Although the potential threat of superfine carbon black (CB) particles to human health has received attention, few human toxicological data are currently available. The purpose of this study was to investigate the relationship between serum CC16 or SP-A and small airway related pulmonary functions in CB workers. Ninety-nine male CB packers and 115 non-CB-exposed healthy male workers were recruited. Serum CC16 and/or SP-A and pulmonary function tests were evaluated and the relationship between them were also analyzed. To further assess the pulmonary damage induced by CB particles in target organ, an animal inhalation exposure study was conducted. The male C57BL/6 mice were exposed to CB for 6 hours per day for 28 days. The levels of CC16 and SP-A were evaluated by ELISA and immunohistochemical staining (IHC). The results showed that the medians of CC16 had a 20% decrease and SP-A had a 15% increase in CB workers. FEV1%, FEV/FVC, MMEF%, FEF25% and FEF75% were decreased in CB workers (P<0.05). The significant positive correlation was observed between serum CC16 and FEV1/FVC, meanwhile an apparent negative correlation was found between serum SP-A and FEV1/FVC. In mice exposed to the CB particles, serum CC16 in high exposure group had a significant reduction of 72% and serum SP-A in low and high exposure groups were 1.65- and 1.17- times higher than the control group, respectively. Lung CC16 and serum CC16 levels were positively correlated in mice (P=0.024). Longterm exposure to ultrafine CB particles can cause a decrease in CC16 and an increase in SP-A in peripheral blood of exposure workers. In conclusion, superfine CB particles have the potential to cause small airway obstruction.

Dr. Zheng Yuxin is a Professor and Dean of School of Public Health at Qingdao University. From 1996 to 2016, Dr. Zheng held an appointment as an Associate Professor (1996-2000) and later Professor and Deputy Director (2000-2016) in National Institute for Occupational Health and Poison Control, China CDC. His research field is biomarkers in populations exposed to environmental pollution, industrial chemicals, metals, for biomonitoring. The association and mechanism of some biomarkers with disease phenotypes also studied. The research includes: (1) the industrial chemicals or byproducts, such as PAHs, trichloro ethylene, formaldehyde, lead and manganese; (2) air pollution, such as PM2.5 and diesel engine exhaust. He has authored for three books, 200 original research manuscripts. Dr. Zheng was an elected vice President of the Chinese Society of Toxicology (2009-2018). He has been invited as an Adjunct Professor of Peking University and University of Chinese Academy of Science.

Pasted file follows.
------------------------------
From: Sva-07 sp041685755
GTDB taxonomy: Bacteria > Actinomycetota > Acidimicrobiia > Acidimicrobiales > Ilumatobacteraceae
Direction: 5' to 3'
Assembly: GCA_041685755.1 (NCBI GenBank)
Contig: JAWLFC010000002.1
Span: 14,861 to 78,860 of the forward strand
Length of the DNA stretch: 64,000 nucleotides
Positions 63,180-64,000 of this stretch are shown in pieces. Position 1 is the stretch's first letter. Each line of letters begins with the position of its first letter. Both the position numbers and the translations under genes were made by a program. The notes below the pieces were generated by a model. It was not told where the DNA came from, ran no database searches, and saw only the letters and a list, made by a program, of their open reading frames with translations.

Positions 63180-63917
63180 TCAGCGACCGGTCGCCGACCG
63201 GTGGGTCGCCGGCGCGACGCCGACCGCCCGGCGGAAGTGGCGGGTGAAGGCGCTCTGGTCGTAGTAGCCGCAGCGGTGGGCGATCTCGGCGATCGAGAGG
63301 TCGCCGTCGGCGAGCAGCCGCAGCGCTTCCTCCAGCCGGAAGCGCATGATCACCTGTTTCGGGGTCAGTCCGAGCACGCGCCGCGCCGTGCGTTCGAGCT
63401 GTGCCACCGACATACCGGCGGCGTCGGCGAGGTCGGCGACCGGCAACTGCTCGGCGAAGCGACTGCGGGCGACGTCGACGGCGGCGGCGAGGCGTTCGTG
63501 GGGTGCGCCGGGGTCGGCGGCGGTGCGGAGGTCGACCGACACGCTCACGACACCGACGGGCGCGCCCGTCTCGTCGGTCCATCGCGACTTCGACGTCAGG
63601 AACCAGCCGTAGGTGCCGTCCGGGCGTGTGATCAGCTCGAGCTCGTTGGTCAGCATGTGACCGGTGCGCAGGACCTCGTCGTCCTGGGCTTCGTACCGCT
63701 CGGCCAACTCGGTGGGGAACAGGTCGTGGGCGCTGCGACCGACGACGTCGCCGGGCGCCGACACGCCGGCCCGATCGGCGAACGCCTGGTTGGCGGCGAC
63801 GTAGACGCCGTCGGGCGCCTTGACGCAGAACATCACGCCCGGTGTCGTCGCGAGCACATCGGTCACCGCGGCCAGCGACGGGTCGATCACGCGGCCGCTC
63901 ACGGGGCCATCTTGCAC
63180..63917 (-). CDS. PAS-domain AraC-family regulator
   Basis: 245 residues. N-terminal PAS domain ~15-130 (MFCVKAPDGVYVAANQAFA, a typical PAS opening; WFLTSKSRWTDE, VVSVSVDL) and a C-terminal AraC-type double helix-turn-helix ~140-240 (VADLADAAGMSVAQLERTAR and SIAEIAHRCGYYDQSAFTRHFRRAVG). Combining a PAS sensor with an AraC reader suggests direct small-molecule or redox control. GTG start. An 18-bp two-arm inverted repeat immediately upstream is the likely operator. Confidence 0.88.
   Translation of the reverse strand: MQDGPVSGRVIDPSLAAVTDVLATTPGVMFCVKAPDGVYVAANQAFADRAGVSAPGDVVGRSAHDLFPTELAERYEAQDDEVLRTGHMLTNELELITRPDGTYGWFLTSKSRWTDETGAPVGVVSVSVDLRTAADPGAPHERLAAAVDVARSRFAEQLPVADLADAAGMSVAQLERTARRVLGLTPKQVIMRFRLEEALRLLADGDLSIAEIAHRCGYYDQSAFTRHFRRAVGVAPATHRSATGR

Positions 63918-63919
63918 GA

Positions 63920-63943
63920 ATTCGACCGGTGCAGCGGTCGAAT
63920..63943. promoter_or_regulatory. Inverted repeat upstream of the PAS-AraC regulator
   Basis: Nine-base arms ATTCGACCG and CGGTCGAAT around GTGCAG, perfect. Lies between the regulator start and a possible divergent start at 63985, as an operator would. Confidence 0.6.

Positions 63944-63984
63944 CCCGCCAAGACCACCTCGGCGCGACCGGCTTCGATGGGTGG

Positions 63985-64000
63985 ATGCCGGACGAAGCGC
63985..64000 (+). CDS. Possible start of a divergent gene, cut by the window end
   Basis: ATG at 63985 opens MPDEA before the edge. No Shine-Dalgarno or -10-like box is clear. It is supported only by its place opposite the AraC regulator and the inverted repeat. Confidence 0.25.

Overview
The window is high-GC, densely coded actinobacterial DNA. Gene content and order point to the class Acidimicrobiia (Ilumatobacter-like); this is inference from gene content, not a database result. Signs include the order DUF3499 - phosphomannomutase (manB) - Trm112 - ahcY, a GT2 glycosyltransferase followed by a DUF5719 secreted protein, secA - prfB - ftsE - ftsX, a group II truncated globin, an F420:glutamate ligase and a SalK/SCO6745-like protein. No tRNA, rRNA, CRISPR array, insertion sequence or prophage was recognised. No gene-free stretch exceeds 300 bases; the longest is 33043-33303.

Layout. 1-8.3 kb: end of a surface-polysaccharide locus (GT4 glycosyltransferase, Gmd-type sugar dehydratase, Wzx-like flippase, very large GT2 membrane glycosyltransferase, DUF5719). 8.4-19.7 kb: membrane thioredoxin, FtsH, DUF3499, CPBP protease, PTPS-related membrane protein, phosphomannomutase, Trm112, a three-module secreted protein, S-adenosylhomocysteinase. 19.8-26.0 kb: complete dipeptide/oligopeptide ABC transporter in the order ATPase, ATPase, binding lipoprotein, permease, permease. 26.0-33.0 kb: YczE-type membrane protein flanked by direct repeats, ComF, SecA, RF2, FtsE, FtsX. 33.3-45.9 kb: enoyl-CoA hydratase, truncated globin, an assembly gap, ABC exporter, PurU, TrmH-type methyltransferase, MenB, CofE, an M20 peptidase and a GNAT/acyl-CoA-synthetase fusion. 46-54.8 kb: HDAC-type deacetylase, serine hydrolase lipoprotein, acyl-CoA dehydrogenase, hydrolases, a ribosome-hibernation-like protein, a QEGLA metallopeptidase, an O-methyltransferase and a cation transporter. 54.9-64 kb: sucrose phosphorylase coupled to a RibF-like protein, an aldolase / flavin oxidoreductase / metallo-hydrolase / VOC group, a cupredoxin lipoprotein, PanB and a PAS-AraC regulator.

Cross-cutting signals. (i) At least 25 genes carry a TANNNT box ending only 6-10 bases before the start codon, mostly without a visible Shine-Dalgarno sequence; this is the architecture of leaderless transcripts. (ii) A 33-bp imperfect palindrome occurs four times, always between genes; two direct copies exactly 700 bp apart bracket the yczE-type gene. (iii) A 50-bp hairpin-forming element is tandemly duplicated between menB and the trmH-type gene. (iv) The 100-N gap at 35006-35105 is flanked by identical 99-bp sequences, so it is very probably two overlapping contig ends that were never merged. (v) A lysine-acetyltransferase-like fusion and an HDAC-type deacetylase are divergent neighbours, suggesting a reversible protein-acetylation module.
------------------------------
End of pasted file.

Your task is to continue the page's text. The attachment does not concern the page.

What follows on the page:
Studying the Possible Effect of Silymarin as a Natural Extract against Lead- Induced Liver Damage in Rats

Ebtihaj J. Jambi

Biochemistry department, Faculty of science, King Abdulaziz University, Kingdom of Saudi Arabia

This study was conducted to investigate the possible ameliorative effects of silymarin against adverse effects and hepatotoxicity induced by lead toxicity in rats. Given of rats a daily dose of lead acetate (4mg/kg B.WT/ day/8 weeks) caused oxidative liver injury evidenced by an increase in serum levels of hepatic markers enzymes (transaminases and gamma glutamyl transferase), inflammatory factors (tumor necrotic factor-alpha (TNF-α) and interleukin-6 (IL-6)) and level of hepatic malondialdehyde (MDA) with marked sever damage in the histopathology of liver tissues compared to control rats. Also, lead significantly reduced the level of total antioxidant capacity (TAC), glutathione content (GSH) and the activity of superoxide dismutase activity (SOD) and catalase (CAT). While, treatment of rats with lead along with silymarin (50mg/kg/day/8weeks) induced significant decrease in the activity of liver enzymes, level of TNF-α and IL-6 with enhancing of antioxidant status and reduction of lipid peroxidation as well as silymarin treatment significantly reduced sever damage and necrosis of liver tissues induced by lead. The results concluded that silymarin ameliorate the toxic effects of lead to a major extent, suggesting the probability of using silymarin as a powerful natural extract that can protect against liver injury.